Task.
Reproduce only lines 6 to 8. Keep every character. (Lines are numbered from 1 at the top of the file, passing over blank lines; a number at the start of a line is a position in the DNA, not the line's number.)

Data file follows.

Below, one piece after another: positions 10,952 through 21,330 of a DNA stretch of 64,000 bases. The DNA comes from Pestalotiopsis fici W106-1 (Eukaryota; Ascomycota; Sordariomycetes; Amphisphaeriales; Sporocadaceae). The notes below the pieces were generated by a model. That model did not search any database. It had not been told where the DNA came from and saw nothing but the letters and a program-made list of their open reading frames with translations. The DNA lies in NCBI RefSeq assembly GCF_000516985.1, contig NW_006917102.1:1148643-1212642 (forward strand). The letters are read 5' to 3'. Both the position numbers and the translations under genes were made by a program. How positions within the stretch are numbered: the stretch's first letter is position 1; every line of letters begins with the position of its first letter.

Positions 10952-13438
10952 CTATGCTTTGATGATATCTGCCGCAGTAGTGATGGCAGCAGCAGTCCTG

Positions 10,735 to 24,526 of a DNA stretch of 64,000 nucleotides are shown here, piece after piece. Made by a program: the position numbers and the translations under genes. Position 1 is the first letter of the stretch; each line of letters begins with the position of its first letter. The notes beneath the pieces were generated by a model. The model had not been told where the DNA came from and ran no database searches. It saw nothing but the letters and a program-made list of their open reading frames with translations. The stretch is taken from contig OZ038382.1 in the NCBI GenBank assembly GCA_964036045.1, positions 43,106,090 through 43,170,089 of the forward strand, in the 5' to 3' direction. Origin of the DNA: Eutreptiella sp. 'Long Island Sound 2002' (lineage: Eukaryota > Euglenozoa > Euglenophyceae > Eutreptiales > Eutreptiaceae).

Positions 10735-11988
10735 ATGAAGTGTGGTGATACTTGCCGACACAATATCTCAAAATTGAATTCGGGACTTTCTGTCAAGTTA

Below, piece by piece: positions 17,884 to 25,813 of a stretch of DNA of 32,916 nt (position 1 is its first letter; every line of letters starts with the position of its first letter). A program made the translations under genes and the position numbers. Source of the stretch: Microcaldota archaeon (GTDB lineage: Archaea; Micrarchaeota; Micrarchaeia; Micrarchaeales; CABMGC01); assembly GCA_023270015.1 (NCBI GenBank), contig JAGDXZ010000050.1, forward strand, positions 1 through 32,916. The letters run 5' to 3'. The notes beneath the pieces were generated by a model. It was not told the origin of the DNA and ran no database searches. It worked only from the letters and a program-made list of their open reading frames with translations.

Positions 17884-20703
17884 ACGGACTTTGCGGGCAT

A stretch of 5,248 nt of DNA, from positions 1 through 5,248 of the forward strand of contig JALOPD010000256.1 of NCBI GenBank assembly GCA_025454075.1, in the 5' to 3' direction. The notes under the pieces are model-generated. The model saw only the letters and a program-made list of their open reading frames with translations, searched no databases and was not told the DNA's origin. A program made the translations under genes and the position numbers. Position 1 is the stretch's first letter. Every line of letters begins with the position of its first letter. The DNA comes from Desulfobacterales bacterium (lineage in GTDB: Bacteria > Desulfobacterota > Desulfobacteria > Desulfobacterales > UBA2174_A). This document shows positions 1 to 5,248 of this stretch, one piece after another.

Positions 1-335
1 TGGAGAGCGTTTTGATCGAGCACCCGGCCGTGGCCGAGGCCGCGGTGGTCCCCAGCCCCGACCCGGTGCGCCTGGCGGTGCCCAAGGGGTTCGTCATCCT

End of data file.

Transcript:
10735 ATGAAGTGTGGTGATACTTGCCGACACAATATCTCAAAATTGAATTCGGGACTTTCTGTCAAGTTA

Below, piece by piece: positions 17,884 to 25,813 of a stretch of DNA of 32,916 nt (position 1 is its first letter; every line of letters starts with the position of its first letter). A program made the translations under genes and the position numbers. Source of the stretch: Microcaldota archaeon (GTDB lineage: Archaea; Micrarchaeota; Micrarchaeia; Micrarchaeales; CABMGC01); assembly GCA_023270015.1 (NCBI GenBank), contig JAGDXZ010000050.1, forward strand, positions 1 through 32,916. The letters run 5' to 3'. The notes beneath the pieces were generated by a model. It was not told the origin of the DNA and ran no database searches. It worked only from the letters and a program-made list of their open reading frames with translations.

Positions 17884-20703